From the moment our group of 11 people from Miami, FL set foot on the pleasantly cold city of Washington, D.C. we were afflicted by the excitement that penetrated the air. Apparently it was a widespread epidemic, with over 12,000 young people from all over the states convened together for a long weekend with one sole purpose in mind- to rock the House for Power Shift ’09. On Friday night we kicked-off the convention with a series of motivational speakers which were nothing short of excellent, followed by a series of workshops and two great concerts that left us in a sensationally groovy mood.
By the time Monday rolled around, the adrenaline was kicking in to our system as we entered the Congressional House to meet with our Representatives. This turned out being fun rather than stressful since they tended to be inclined to listen to our inspirational voices demanding change- one that would turn our fossilized fossil fuel system to an updated one fueled by alternative energy. They understood. Each and every voice expressed the desperate need to fix the pool of mistakes we have been swimming in for such a long time. Representative Kendrick Meek understood the urgency of the message we were trying to convey to him – it is no longer acceptable to keep swimming idly because precious time is being wasted while millions of ecosystems are suffering from it. Rep. Meek started telling us of strategies we could use to further work in our local town. On the other hand, not every representative in the House and Senate has the ability to see the benefits of investing in this, most are brutally short-sighted and can’t see beyond the end of their own agenda. For this reason, we rallied in front of Capitol Hill amongst thousand of our fellow comrades, where we chanted for a better, cleaner and safer future. Then, many of us continued on to march toward a coal power plant located just a few blocks away from the Capitol. Believe it or not; there we assembled strong and united and carried on our support for a sustainable earth by blocking the entrances to the dirty plant. We endured cold temperatures with inadequate protective clothes for snow, and became very ill because of it, but I know that there are many more hardships to come and I welcome them with glee, for protecting The Earth is the greatest challenge and greatest satisfaction any one person can every experience and so we must keep going strong until we prove them wrong.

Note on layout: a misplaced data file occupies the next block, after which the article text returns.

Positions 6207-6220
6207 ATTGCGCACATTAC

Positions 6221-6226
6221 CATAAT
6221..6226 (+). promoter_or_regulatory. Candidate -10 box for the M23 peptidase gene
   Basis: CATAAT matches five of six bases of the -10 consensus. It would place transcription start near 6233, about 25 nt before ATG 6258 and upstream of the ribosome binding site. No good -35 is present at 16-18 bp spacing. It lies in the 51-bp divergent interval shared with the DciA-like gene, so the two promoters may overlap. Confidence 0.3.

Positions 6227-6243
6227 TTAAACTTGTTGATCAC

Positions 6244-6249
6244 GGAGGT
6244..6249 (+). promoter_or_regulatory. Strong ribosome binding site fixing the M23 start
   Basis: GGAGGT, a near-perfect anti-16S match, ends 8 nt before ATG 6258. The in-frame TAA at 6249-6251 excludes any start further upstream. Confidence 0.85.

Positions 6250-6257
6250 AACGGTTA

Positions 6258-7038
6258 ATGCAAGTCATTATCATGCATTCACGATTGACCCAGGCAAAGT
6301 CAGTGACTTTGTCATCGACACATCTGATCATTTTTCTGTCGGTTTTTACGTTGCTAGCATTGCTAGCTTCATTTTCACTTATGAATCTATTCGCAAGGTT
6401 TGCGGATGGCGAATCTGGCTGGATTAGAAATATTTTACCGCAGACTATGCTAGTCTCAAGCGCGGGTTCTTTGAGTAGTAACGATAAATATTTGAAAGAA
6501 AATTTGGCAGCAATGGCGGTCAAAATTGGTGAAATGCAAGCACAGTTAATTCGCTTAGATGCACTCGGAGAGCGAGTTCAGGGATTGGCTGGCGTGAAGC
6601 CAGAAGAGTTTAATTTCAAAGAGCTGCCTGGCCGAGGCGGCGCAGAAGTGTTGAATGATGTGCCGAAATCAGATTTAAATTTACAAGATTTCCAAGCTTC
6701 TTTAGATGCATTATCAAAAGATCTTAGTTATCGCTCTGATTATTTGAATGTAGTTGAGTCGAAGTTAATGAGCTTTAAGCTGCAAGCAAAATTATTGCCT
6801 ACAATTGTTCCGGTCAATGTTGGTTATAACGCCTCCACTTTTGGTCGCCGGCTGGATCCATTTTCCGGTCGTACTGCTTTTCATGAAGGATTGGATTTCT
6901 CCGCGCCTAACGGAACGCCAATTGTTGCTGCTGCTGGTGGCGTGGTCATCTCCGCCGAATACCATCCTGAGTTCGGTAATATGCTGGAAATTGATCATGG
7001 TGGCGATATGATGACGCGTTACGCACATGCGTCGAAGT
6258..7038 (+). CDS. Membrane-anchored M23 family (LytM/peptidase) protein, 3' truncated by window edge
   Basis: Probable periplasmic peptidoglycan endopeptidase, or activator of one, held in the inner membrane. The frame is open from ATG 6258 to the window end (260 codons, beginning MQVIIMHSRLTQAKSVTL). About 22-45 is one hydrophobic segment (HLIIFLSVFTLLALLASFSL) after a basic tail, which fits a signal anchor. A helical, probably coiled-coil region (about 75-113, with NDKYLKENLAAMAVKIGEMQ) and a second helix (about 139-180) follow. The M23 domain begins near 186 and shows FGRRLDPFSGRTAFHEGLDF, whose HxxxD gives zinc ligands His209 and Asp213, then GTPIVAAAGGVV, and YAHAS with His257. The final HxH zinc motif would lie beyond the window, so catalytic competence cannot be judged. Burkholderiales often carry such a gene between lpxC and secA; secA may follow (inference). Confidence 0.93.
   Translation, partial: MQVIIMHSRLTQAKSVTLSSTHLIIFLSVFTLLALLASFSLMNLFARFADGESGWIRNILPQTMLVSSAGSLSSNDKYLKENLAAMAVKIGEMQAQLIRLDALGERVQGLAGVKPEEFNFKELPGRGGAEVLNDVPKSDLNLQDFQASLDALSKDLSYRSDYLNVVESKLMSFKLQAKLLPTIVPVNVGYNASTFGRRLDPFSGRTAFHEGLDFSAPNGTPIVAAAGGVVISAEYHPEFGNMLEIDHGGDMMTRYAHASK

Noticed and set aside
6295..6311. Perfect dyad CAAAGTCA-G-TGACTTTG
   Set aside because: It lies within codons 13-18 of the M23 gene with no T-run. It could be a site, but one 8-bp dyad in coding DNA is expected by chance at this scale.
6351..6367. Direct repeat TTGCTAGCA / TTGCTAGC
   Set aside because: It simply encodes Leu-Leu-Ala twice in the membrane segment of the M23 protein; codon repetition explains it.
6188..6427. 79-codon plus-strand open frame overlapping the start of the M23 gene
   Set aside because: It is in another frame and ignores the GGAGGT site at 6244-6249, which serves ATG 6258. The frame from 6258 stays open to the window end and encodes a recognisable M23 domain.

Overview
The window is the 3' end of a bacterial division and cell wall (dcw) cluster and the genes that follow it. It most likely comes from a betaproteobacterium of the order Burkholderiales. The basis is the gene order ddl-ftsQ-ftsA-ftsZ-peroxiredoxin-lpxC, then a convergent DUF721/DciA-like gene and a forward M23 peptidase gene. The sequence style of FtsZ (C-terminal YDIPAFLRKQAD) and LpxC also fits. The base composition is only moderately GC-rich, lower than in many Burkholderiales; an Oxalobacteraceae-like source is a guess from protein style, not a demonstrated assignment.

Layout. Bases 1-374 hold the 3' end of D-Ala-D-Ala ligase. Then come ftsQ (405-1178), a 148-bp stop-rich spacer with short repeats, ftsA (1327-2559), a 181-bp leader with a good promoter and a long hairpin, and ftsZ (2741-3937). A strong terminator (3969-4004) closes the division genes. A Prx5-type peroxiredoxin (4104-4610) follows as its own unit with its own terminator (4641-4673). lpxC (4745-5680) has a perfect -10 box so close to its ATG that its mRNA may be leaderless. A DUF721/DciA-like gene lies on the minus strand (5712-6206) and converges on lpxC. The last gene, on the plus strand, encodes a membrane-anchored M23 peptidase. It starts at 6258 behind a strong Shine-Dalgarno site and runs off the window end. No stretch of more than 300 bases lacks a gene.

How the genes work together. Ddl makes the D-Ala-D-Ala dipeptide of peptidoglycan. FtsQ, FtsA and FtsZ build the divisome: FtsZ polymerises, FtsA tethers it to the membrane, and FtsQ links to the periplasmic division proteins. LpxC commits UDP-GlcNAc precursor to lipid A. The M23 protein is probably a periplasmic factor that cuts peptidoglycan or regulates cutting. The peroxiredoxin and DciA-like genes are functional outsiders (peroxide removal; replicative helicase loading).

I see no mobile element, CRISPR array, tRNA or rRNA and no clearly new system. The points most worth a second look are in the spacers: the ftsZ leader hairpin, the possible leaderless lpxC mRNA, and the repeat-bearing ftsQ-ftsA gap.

Now back home, preparations have begun to spread the good news and experience gained at the capital. The goal is that all 12,000 of us, together but separate, work locally to produce a massive Power Shift in both infrastructure and general philosophy. I’m so excited. Are you? Don’t fret, we’re in this together. Get ready, set, GO !
Southern Energy Network is offering ten $50 scholarships for Southern youth attending Power Shift 2009. Join 10,000 other youth to make our clean energy future a reality with workshops, a lobby day and an action against coal & more! We will review applications on February 5th and on a rolling basis after that until we disburse all of our funds. Spread the word and if you’re interested apply now!
Picture to the right is of NC breakout at Power Shift in 2007.